The Roycroft Campus, which is home to the turn-of-the-century artisan and reformist community that helped make East Aurora famous, will get a grassy makeover this summer. Landscaping to remove a “sea of asphalt” should start within the month.
The $627,000 project, funded by a Department of Transportation grant, aims to help restore the grounds Elbert Hubbard founded in 1895.
“We want it to recall what it had been in the past,” said Christine Peters, executive director of the Roycroft Campus Corporation. The nonprofit is working with East Aurora on the project, which is expected to start by July and finish by November.
It includes expanding grass buffers between parking lots in an effort to make the National Historic Landmark, bounded by South Grove and Main streets, more inviting and accessible.
The 5-acre campus deteriorated after the community dissolved in bankruptcy during the Depression in 1939, and the Roycroft property was divided and sold. Now some of the six big remaining buildings, which are held by various owners, are separated by wide stretches of asphalt for parking.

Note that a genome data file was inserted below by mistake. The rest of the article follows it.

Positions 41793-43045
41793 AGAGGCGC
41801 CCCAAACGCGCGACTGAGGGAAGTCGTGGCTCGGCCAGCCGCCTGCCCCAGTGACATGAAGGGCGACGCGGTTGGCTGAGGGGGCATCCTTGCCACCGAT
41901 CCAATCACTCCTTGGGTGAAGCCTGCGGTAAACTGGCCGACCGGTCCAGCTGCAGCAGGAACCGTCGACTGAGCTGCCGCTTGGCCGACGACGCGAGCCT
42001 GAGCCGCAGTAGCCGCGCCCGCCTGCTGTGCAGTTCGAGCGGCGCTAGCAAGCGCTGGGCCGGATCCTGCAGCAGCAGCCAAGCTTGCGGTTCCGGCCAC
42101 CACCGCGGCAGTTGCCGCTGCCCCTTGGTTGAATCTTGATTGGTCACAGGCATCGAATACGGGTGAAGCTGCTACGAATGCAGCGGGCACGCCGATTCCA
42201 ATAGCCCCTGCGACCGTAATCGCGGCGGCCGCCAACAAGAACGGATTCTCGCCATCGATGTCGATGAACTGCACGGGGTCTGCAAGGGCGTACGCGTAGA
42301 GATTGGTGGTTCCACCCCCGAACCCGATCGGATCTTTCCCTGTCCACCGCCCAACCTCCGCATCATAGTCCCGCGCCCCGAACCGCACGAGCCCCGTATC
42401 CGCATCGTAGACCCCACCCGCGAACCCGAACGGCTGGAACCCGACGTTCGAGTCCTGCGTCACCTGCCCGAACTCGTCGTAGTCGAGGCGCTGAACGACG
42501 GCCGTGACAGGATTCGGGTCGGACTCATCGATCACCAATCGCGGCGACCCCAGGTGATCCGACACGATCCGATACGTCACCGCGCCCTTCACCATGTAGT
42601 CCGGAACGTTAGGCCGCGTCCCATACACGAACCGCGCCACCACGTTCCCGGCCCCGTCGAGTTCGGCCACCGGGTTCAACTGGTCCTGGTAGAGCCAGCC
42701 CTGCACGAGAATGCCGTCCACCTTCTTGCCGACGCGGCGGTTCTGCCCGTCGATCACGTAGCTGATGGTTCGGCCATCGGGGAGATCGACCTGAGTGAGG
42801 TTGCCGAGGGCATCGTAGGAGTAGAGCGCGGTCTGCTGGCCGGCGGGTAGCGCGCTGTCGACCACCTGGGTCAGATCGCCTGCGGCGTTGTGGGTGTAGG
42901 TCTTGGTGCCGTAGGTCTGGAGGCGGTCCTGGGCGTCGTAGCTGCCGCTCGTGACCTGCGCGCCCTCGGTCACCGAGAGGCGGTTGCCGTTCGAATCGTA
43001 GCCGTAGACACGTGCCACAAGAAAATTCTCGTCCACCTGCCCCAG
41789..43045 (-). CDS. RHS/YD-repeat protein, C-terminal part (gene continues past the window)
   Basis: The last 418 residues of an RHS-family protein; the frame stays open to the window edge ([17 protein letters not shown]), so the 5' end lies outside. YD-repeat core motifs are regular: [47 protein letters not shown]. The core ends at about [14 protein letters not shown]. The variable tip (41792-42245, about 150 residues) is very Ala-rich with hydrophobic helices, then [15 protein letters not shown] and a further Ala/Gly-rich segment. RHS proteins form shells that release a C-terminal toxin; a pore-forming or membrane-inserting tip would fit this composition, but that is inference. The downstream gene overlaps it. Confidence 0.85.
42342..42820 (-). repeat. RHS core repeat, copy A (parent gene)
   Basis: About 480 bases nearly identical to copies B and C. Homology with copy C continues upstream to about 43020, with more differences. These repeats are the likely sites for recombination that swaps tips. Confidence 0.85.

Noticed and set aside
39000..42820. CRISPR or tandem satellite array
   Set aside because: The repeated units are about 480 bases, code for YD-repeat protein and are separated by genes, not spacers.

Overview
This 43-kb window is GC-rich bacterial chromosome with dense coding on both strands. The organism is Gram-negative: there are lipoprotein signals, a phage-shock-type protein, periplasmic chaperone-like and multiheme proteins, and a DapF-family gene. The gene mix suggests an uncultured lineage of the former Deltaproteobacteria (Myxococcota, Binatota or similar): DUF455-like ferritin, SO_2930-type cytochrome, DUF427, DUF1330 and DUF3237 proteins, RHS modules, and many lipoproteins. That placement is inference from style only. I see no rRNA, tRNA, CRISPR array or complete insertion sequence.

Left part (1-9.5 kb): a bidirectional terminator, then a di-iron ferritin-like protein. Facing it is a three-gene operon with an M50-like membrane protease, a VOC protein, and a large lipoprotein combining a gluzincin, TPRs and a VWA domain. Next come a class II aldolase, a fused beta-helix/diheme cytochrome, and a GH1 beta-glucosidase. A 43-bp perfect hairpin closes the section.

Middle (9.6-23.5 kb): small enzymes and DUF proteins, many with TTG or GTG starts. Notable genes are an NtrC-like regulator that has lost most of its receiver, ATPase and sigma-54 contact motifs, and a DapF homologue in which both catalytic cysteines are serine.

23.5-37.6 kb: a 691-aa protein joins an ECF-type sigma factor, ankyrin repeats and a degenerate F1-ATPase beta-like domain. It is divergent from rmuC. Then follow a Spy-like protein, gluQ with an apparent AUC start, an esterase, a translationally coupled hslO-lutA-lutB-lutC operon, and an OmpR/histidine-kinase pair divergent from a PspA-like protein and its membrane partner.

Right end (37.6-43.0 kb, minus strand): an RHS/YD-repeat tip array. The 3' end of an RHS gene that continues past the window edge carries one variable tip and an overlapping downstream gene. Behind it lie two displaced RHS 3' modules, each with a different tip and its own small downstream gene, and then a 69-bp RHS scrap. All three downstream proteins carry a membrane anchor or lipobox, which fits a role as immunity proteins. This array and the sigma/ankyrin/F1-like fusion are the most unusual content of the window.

The landscaping work, which is to be done by Zoladz Construction of Alden, is part of a larger restoration plan now under way.
• About $500,000 for a new clay tile roof for the “copper shop,” now a gift shop and gallery with a second floor office for some of the 10 campus staff members.
• About $4 million went to rebuild the “Power House,” which opened last year, across the street from the Roycroft Inn. The new building is on the footprint of the old home for the steam boilers and generators. It has meeting space, offices and an open area for art workshops and classes.
In preparation for this summer’s landscaping, an archeological dig was commissioned, and elements of the original grounds were found, including a path.
Soon it will once again curve by the old “Chapel,” one of the many Roycroft elements being newly considered.
The turreted stone building was originally used as a Roycroft meeting room, gallery and sales office. It then became the Aurora Town Hall, until last year when municipal offices were relocated to a former school on Gleed Avenue.
The Wendt Foundation, which also owns the Roycroft Inn, bought the Chapel and is now developing a plan for it, Peters said.
For now, this summer’s landscaping work, which has been in the works for about seven years, will be one of the obvious signs of change that lies ahead for the campus that Peters considers to be the “jewel” of the village.
“It’s more than exciting,” she said. “It’s deliriously exciting. We’ve been waiting for this to start now for years.”